Deep Sixed

Reports of Deep Ellum's death are exaggerated, but not by much

"And when Deep Ellum is no longer a place that's enjoyable to wander around," Paulos says, "it loses the sense of Deep Ellum as a venue itself, and there's where you lose the crowds that make it easy to be a thriving business."

Ten, 15 years ago, that was unheard of. You went to Deep Ellum to hear a local comer at Trees, only to wander into Club Clearview, then Club Dada, then the Galaxy Club or Orbit Room or Chumley's or Sambuca or the Bomb Factory or Dread 'N Irie or some other joint teeming with patrons checking out some local band or a national touring act. Or maybe you grabbed a bite at East Wind or Crescent City Café or Deep Ellum Café or Scuro. Or got a drink at The Video Bar or Thin Room or Elm Street Bar. Or waited in line with the Eurotrash wannabes trying to get into 2826. The neighborhood, not just a single club, was a destination.

But with few exceptions, every single one of the above-mentioned places has moved out of Deep Ellum or shuttered altogether. And the retail is disappearing too: Home Concepts is vacating its building on Main Street, following all the other home-furnishing stores that long ago disappeared.

Tom Henvey and Doak Boettiger were among the founders of Club Dada, which they sold to Steve Shin two years ago.
Mark Graham
Tom Henvey and Doak Boettiger were among the founders of Club Dada, which they sold to Steve Shin two years ago.
Before Christmas, the state seized Dada from Shin, who owes thousands in taxes and back rent.
Before Christmas, the state seized Dada from Shin, who owes thousands in taxes and back rent.

But in the late 1980s and early '90s, Deep Ellum was a true neighborhood. Many of the club owners and musicians and visual artists lived there, and it became, as Clearview founder Jeff Swaney puts it, "a central gathering point for people to do their crazy stuff."

"There's a certain part of the chemistry down here that was organic, where you're like a chef and making this up," says Swaney, who still runs a real estate company, Delphi Group Inc., with several properties for sale and lease in Deep Ellum. Swaney's stayed in longer than most and can tell you precisely when the good times went rotten--and why.

He says the answer's obvious: "unscrupulous landlords" who started leasing to club owners who didn't fit into the neighborhood, who didn't come downtown with "a theme or concept or crowd or a direction." Far as Swaney's concerned, Deep Ellum went into the dumper when live-music venues began to give way to dance clubs, which began happening as early as 1992.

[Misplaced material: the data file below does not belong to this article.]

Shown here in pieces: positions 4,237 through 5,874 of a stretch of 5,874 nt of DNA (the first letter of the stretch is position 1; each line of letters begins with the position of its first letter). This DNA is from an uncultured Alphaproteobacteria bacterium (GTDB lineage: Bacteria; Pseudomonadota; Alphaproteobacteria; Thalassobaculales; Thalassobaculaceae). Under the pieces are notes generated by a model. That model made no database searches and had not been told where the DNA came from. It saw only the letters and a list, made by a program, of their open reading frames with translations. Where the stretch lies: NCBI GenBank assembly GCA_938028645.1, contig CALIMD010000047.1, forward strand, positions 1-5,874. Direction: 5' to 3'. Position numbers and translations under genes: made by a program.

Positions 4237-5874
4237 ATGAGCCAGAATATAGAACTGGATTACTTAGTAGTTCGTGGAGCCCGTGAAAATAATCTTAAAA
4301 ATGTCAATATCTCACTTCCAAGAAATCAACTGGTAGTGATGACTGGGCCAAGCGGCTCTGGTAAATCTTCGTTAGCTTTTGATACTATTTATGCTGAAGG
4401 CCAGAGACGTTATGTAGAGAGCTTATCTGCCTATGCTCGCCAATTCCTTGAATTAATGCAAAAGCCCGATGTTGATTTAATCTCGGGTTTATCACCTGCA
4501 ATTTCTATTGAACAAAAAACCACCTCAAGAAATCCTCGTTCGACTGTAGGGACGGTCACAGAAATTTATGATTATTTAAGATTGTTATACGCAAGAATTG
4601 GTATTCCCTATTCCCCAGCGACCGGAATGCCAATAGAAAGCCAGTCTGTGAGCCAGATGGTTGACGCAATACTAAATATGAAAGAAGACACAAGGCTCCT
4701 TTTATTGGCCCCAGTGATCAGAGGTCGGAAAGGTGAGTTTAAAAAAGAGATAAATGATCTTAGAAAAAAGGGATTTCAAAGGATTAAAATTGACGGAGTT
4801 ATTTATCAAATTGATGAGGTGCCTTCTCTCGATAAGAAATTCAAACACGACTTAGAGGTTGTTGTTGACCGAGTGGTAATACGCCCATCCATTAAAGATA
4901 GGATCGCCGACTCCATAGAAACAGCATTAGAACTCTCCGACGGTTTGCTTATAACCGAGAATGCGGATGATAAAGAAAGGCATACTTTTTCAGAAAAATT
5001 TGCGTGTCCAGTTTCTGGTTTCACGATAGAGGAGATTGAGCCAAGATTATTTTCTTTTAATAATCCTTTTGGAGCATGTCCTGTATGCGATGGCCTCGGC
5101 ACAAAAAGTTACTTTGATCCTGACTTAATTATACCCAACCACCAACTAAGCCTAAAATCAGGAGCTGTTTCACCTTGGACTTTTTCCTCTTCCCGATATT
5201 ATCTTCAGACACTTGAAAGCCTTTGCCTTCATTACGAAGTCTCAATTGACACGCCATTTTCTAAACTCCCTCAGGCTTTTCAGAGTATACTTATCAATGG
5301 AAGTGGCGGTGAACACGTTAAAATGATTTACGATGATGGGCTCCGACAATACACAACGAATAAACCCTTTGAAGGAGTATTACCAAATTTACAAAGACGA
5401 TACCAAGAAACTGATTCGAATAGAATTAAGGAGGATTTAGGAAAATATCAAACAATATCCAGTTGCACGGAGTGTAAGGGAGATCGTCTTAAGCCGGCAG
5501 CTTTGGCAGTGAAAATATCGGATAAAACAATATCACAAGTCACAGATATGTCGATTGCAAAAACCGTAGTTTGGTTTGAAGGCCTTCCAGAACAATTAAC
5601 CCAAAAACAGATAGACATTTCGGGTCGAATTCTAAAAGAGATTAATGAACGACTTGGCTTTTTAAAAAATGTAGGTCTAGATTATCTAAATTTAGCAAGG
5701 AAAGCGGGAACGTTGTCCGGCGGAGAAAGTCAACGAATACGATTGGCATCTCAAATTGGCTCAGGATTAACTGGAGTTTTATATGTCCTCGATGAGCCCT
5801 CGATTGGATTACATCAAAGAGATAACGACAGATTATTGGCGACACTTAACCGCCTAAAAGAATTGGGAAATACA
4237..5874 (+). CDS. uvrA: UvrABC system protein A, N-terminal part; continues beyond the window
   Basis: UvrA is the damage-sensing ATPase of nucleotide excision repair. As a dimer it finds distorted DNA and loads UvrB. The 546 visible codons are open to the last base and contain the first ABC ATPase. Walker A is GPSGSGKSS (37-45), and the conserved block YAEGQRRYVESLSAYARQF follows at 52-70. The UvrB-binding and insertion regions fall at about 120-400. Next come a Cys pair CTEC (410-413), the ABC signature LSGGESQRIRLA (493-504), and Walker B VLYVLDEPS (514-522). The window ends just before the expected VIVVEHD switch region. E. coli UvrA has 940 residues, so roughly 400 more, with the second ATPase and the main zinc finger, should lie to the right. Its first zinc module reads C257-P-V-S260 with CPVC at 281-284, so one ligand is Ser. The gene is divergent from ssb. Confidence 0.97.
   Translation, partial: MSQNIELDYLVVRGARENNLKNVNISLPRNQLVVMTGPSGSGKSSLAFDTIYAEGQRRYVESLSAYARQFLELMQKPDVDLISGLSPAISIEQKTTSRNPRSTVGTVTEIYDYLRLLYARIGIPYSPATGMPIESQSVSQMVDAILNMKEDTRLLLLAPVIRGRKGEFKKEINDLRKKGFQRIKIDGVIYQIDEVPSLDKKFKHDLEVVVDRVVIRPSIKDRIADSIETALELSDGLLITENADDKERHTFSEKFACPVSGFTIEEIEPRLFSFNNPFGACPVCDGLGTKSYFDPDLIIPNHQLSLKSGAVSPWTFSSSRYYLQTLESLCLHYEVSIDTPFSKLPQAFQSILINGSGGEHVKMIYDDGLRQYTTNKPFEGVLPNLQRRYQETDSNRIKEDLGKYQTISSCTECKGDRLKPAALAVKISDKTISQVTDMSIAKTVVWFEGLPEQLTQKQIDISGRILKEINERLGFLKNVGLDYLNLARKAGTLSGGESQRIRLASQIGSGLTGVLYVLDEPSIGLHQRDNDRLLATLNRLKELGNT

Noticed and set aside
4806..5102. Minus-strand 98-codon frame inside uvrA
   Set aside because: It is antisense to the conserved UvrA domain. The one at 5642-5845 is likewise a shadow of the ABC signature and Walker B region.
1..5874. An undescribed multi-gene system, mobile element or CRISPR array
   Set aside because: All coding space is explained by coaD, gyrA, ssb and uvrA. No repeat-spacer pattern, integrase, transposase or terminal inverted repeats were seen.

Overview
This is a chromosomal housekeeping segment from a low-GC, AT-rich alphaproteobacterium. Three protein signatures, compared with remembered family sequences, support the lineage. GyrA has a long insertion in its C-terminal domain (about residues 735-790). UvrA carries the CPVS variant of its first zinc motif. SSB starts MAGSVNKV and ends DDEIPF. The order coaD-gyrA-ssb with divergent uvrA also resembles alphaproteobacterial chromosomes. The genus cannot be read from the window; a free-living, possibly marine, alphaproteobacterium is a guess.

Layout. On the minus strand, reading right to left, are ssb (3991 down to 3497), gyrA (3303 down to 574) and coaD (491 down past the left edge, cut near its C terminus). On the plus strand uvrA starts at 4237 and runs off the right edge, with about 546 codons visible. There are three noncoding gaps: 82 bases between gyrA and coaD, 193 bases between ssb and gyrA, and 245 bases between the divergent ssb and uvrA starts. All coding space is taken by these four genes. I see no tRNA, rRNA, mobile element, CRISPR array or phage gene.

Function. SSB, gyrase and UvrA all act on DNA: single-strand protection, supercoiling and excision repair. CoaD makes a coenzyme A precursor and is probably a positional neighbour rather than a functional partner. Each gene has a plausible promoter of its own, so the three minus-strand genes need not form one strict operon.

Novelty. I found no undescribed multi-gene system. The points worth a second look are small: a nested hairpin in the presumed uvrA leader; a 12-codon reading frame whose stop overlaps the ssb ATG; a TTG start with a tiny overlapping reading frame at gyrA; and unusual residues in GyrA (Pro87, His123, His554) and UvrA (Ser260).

"What makes Deep Ellum cool is that it can be funky, edgy, cool, bohemian, bizarre, whatever word you can use," Swaney says. "But what ended up happening was they leased to people who drew clientele who were violent, aggressive, obnoxious. In the early days we had skinheads, and it scared the hell out of people. But we knew we could walk down the street, see five or six skinheads, and it was manageable. There weren't these tens of thousands of people who march from who knows where just to cause trouble."

Swaney actually blames a single person for the demise of Deep Ellum: Don Blanton, a former used-car salesman who in 1982 began buying investment property in Deep Ellum and eventually gobbled up a sizable amount of real estate on Commerce, Main and Elm streets. Used to be Blanton was adored: Without him giving Russell Hobbs and Jeff Liles free rent at Theatre Gallery in the early 1980s, there might be no Deep Ellum over which to squabble. But he's now such a divisive figure that even people who like him acknowledge that "everybody thinks Blanton is the biggest part of the problem," says Robert Merrill, whose family has been friends with Blanton for years.

Blanton gets a bad rap since he was among the first landlords to rent out his space to dance-club owners, whose patrons were branded as troublemakers as long ago as 1992. Back then, Blanton leased out a hip-hop dance club next to the old Galaxy Club on Main Street, and Swaney, Yarbrough and others recall the place bringing in folks who would harass customers leaving the upscale Art Bar late at night.

"It was so bad when we walked out of the doors toward Malcolm X, you would be accosted by these gangsters," Yarbrough recalls. "If you were a blond girl, they would pull your hair. Creepy stuff. Totally violent. It was so bad we went to Don and said, 'What are you doing?' He said they're paying rent like anyone else and this needs to be like Bourbon Street. And we said, 'We are not the same.' Then he said, 'Well, we need diversity,' and we said, 'But you're renting to people who act like criminals, thugs.'"

Eventually Yarbrough, Swaney and 2826 owner Michael Morris took over the lease and left the space empty. Better to pay a little than lose a lot of business, they figured.

"I don't pay any attention to Swaney," Blanton says, and at the moment, he doesn't really have to: Don Blanton's in Fort Lauderdale, Florida, where he has a boat and lives two weeks out of every month. While Deep Ellum crumbles, Blanton's off in Florida, buying more property and lying in the sand. Funny thing is, he doesn't disagree with those who say the dance clubs are killing the neighborhood. But as far as he's concerned, the problem's outside the joint not inside. It's the under-18 crowd hanging around that's responsible. After all, he's a businessman with taxes to pay and space to rent. What would Swaney have him do, he asks? Keep the places empty?

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